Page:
- Use risk assessment in your organization so teams know the essential actions they need to take to be ready for the CCPA
What is the California Consumer Privacy Act?
The California Consumer Privacy Act (CCPA) establishes and enhances consumer privacy rights for California residents and imposes rules on business processes that handle their personal information. CCPA was scheduled to go into effect on January 1, 2020, and the California Attorney General was expected to issue regulations clarifying certain provisions of the CCPA before then.
What does the CCPA do?
- Gives You Ownership – Protect your right to tell us not to share or sell your personal information.
- Gives You Control – Gain control over the personal information that is collected about you.
- Gives You Security – Responsibility for safeguarding your personal information.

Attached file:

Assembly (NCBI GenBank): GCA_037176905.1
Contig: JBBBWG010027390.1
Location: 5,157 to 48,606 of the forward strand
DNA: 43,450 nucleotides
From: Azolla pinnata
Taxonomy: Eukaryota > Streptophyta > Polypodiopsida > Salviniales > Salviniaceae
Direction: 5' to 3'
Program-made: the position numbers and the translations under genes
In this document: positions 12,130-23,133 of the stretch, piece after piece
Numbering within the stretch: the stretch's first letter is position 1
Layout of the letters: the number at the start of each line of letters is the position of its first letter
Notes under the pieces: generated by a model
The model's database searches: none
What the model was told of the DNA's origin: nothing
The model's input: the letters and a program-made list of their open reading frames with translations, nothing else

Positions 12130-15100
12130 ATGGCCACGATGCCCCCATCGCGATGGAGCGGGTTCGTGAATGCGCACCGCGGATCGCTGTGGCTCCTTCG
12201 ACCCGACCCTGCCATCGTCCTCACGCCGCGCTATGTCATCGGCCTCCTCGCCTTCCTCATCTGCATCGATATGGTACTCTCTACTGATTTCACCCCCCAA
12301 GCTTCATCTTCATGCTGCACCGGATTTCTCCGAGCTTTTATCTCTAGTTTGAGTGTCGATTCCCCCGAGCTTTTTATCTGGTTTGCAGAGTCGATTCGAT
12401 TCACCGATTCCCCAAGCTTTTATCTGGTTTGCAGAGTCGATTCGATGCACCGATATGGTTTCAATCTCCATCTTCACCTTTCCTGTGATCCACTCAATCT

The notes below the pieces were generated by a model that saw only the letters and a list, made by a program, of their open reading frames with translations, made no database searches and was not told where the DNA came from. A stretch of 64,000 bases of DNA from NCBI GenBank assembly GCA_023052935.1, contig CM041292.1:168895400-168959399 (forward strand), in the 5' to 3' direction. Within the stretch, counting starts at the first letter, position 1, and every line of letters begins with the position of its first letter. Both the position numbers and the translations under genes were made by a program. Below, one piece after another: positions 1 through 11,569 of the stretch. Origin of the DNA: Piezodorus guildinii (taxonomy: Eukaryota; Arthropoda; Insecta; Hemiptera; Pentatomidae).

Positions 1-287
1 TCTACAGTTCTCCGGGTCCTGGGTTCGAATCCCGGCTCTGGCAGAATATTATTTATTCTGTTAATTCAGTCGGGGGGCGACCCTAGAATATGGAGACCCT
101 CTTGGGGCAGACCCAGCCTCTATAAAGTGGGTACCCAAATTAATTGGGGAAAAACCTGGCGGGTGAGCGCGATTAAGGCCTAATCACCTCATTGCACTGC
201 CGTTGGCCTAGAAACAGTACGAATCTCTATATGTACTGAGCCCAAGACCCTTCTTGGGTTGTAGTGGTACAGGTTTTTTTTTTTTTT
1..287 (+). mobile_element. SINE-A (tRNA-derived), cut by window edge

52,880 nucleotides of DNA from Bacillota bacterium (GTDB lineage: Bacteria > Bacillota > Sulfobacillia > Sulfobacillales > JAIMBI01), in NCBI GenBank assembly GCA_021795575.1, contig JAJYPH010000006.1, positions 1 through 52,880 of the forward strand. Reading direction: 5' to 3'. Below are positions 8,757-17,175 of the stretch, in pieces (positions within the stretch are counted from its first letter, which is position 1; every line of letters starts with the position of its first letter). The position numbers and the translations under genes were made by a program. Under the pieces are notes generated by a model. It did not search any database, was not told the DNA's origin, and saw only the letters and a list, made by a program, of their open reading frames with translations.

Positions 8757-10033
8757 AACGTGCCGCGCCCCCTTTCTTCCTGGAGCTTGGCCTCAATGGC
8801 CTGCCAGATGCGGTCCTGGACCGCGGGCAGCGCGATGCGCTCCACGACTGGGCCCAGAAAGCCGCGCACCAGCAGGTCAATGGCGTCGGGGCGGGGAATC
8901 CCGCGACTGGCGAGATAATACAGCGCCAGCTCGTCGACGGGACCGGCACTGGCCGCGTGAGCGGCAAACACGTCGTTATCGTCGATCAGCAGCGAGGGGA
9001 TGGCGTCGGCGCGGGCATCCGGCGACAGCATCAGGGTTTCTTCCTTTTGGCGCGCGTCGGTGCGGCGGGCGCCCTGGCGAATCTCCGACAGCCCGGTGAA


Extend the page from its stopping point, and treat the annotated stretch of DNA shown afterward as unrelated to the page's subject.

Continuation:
Does the CCPA apply to my business?
It’s important to check if you meet the following requirements. The CCPA applies to any for-profit entity doing business in California that collects and controls the processing of a consumer’s personal information (“controllers”) and also satisfies ANY one of the following thresholds:
- Exceeds $25 million gross revenue annually,
- Handles the personal information of 50,000 or more California consumers, households, or devices annually, or
- Derives more than 50% of annual revenue from selling consumers’ personal information.
There’s currently a non-exhaustive list of specific categories of personal information defined in section 1798.140 of the law.
ZINFI’s UCM acts as a data processor and utilizes only partner records. ZINFI primarily processes and houses only business contact details such as name, business email, business phone numbers, etc. ZINFI’s system does not have access to, nor does it sell any data concerning its customers’ partners, those partners’ customers or end customers.
What was the story before the CCPA?